Driving from California to Alaska I stopped in Bellingham for 5 minutes to look at a boat I had zero interest in owning. Seven minutes later I owned said boat, broke in a town is never heard of I started the long process of integration. The boatyard had a very strict no liveaboard policy. After serveral weeks I was confronted by the yard manager and did my best to convince him that I was not living aboard. He smiled and replied, “if your still not living here at the end of the month I’m going to have to start charging you electricity”, and walked away.
It seems that all of the Washington boat yards have a zero tolerance policy these days which make life a living hell for yachts in transit that need a lengthy stay for major overhauls such as drying and re sealing the hull. Each year one more of my secret yards falls off the map and while they are willing to take every penny you own from thier chandlery to yard expenses they couldn’t care less about serving the needs of the hand that feeds them.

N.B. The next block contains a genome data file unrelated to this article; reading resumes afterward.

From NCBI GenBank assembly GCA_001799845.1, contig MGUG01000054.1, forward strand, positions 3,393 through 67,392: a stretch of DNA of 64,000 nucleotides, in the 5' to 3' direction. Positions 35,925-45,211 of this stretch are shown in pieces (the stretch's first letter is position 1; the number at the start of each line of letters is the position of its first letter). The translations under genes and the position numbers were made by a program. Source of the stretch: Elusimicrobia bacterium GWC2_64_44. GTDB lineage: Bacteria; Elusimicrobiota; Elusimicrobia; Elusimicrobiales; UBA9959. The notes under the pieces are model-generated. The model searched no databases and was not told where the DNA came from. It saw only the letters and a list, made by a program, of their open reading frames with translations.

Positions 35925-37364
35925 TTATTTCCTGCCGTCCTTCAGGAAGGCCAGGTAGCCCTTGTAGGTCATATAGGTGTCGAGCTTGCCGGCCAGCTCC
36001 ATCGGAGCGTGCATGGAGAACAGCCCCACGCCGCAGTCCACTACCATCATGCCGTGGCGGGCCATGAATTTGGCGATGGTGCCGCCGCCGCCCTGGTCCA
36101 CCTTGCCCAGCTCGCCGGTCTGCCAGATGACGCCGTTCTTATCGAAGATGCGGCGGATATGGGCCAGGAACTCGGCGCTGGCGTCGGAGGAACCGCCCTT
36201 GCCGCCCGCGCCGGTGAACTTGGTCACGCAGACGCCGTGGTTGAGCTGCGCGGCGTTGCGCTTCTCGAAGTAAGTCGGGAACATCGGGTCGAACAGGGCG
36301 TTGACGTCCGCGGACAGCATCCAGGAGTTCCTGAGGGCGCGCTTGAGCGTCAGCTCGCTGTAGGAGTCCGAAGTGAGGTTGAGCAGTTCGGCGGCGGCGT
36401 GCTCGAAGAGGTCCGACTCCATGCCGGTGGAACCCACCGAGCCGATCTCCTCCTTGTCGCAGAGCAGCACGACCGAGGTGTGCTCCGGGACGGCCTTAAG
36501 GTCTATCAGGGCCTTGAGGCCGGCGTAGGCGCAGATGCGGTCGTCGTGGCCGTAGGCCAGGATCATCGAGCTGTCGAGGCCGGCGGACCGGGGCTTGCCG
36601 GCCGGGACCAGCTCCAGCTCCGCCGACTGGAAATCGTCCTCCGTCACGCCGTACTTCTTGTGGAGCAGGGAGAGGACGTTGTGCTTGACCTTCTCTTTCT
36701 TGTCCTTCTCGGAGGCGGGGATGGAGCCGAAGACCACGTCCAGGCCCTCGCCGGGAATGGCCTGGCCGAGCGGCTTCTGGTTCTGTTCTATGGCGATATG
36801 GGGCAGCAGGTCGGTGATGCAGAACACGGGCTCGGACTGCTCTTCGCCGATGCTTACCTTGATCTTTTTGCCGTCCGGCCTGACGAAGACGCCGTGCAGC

Washington has changed so much since I’ve been here, once a welcoming sea for boaters now the rules are through the roof and even the anchorages are being ruined with the hundreds of morning balls that make you anchor so far off that it takes forever to get to shore. I suppose that’s why I have to listen to dozens of outboards zooming back and forth all day.
The gentle pull of my oars, the swoosh of water sliding under my hull and the sound the water makes as it drops from my blades. These all are the call of the sea to me. Now replaced by huge diesels running for hours on end, smoke filled bays and crowds of non boaters who own boats.
I ask myself where have all the sailors gone and I was given my answer. Chris sailed in on his little 18′ sloop that he raced solo in the race to Alaska last year, today he left for the Broughton islands in the same boat. Another couple sailed in on a beautiful 23′ lapstrake from Port Townsend and another from PT in a beautiful Cape Dory 25.
We’re still out here but every year the numbers seem to be getting smaller. Is the marine industry killing sailing and turning it into an eletist hobby. The small slips are all disappearing making way for larger boats that sit unused 50 weeks a year while the ones of us who use our boats are being slowly pushed out.
My frustration mounts and more than ever I’m feeling like it’s time to leave what was once a boating Mecca but now more and more seems to be gridlock of huge boats polluting the slow quiet ways of the islands. Where have all the sailors gone?
From the log of Sookie, they call it progress, yet another word that should be stricken from the English language.